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THE WASTE COUTURE CATASTROPHE

FAST FASHION: THE CLOTHING FAST FOOD

Fast fashion is the mass production and distribution of clothing at low rates due to globalisation.The main drive for the growth of the fashion industry is that people tend to change frequently how they dress, buy new items based on season, design, price, or pressure from the media which is usually through Instagram, magazines, ads, influencers, you name it. The reason many fall for fast fashion is because having new clothes and looking different increases confidence, acceptance by others, shows you’re ‘fashionable’ or up-to-date, generally linked to improving mental and emotional well-being.

Clothing is now associated with happiness. However, it has a highly negative impact on personal finances, encouraging spending money you don't have on things you don’t need, feeling no contentment and the need to constantly get more, therefore living in a cycle of buying more for less and discarding it after a short time because of the low quality. Not only is it harmful to you financially, it is also very dangerous to the environment (Claudio, 2007).

 

HOW MUCH DOES THE ENVIRONMENT COST?

Most of the fast fashion brands manufacture garments that are made from polyester, which is a plastic and is found is almost 60% of clothing. Pollster production produces twice to three times the carbon emissions from cotton and polyester doesn’t break down in the ocean. (McFall-Johnsen, 2019).

Globally, here are 400 billion squared meters of textiles produced every year. Around 15% of these annually manufactured fabrics will end up discarded in the cutting room floor. 

However, reusing one ton of discarded textiles eliminates 20 tons of CO2 from the air (Unknown, 2019). Many have no idea that it takes 2,700 litres of water to make a regular cotton shirt and 9,982 litres for a pair of jeans (UN, 2019). Not only that, but the fashion industry is accountable for more carbon emissions than both the maritime shipping and international flights combined (McFall-Johnsen, 2019). Every year, people discard 85% of their clothing and textiles into landfills which are equivalent to 21 billion tons. Since in Kuwait we have limited land space, the land value and prices are high. Now imagine the excessive use of valuable land as dumpsites to dump clothes along with other waste without proper segregation and landfill management.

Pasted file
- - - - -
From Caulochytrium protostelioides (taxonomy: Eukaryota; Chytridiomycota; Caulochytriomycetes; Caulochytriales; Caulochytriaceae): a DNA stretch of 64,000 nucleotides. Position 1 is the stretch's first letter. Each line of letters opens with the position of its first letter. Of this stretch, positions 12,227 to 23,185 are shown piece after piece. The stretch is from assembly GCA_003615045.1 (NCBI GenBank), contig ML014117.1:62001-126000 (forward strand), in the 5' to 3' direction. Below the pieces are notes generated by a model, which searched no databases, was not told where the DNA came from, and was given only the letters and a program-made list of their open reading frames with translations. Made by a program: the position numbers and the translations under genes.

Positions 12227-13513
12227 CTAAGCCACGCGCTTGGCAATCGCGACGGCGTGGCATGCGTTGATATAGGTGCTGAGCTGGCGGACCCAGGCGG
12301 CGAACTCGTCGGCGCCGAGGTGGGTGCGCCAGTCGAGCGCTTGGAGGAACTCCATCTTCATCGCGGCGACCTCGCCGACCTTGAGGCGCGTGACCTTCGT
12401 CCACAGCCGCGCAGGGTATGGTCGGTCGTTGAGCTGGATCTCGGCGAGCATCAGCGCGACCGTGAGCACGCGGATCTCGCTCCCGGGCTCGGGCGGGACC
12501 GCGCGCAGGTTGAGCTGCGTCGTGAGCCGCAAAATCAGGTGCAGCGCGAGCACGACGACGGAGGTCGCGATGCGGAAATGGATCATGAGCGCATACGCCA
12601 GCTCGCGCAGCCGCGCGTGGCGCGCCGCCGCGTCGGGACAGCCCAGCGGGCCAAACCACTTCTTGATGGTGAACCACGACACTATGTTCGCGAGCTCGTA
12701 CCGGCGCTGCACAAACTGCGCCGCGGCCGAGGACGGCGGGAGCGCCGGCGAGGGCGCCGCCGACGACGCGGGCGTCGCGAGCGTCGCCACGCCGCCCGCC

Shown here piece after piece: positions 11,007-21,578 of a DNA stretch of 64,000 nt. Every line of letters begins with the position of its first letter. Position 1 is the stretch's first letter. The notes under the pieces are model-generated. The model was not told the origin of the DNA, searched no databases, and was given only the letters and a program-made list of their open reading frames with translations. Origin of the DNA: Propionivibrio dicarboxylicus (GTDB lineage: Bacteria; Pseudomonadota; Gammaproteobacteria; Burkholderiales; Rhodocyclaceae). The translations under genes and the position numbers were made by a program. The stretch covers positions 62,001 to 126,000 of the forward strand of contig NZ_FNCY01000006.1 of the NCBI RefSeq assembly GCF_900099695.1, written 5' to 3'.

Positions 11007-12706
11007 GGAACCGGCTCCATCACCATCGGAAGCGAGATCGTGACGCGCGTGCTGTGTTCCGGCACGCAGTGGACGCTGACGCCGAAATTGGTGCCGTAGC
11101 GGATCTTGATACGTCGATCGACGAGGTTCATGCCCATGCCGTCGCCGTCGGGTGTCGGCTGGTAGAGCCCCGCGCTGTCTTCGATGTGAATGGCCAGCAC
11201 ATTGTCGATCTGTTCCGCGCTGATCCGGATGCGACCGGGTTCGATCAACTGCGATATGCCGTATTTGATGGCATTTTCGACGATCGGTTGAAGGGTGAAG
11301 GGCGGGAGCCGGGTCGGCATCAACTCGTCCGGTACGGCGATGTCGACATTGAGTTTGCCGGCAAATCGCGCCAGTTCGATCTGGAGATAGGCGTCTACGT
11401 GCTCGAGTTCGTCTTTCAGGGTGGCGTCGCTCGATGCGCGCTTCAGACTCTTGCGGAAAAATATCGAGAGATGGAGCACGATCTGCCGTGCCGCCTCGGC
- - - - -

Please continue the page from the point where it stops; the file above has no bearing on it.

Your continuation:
LEAD A FAST-FASHION FREE LIFESTYLE

    1. Buy what you NEED not what you want. You don’t need a bunch of new sweaters for the winter season and you definitely don’t need 5 different black pants. Buy wisely.
    2. Look and support ethical and environmental friendly brands that manufacture their clothing out of recycled or organic material. There are a lot of international brands adopting new concepts that are eco-friendly.
    3. Embrace the concept of “Old is GOLD”. What you have is precious. Wear it again. Wear it differently. Gift it to others. Sell it secondhand. The options are endless. 
    4. Quality over quantity. This simplifies everything. If you pay more for a piece with good quality, think of it as an investment. A long-term relationship. You’ll only leave it if it ‘dies’.
    5. Ask yourself these questions Will I still wear this in 5 years? Do I have something similar? Do I really need it? These question could eliminate a lot of unnecessary buys.
    6. UN ACT NOW FASHION CHALLENGE As a way to showcase your stand against fast fashion, challenge yourself to a zero-waste fashion lifestyle and use the #ActNow hashtag on social media and show the world who you’re joining the good fight.

 

REFERENCES

CLAUDIA, L. (2007). Waste Couture: Environmental Impact of the Clothing Industry. Retrieved from https://ehp.niehs.nih.gov/doi/full/10.1289/ehp.115-a449

LEBLANC, R. (2019). Textile and Garment Recycling Facts and Figures. Retrieved from https://www.thebalancesmb.com/textile-recycling-facts-and-figures-2878122

MCFALL-JOHNSEN. M (2019). Here are the biggest ways it impacts the planet. Retrieved from https://www.businessinsider.my/fast-fashion-environmental-impact-pollution-emissions-waste-water-2019-10-2/

United Nations (2019) ActNow for Zero-Waste Fashion. Retrieved from https://www.un.org/sustainabledevelopment/blog/2019/08/actnow-for-zero-waste-fashion/

Unknown, (2019). Design Lessons In Zero Waste. Retrieved from https://www.commonobjective.co/article/design-lessons-in-zero-waste

VAUGHN, S (2019). Is Fast Fashion Killing the Planet? Retrieved from https://www.rethink.industries/article/is-fast-fashion-killing-the-planet/

 
 

Comments (1)

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Mufaddal Azad At 11:40 AM On January 26, 2020

Well, the above piece of literature clearly highlights the impact we as an individual can have just by a simple act of behavioural change towards incorporating practices promoting sustainability, as a part of our lives.

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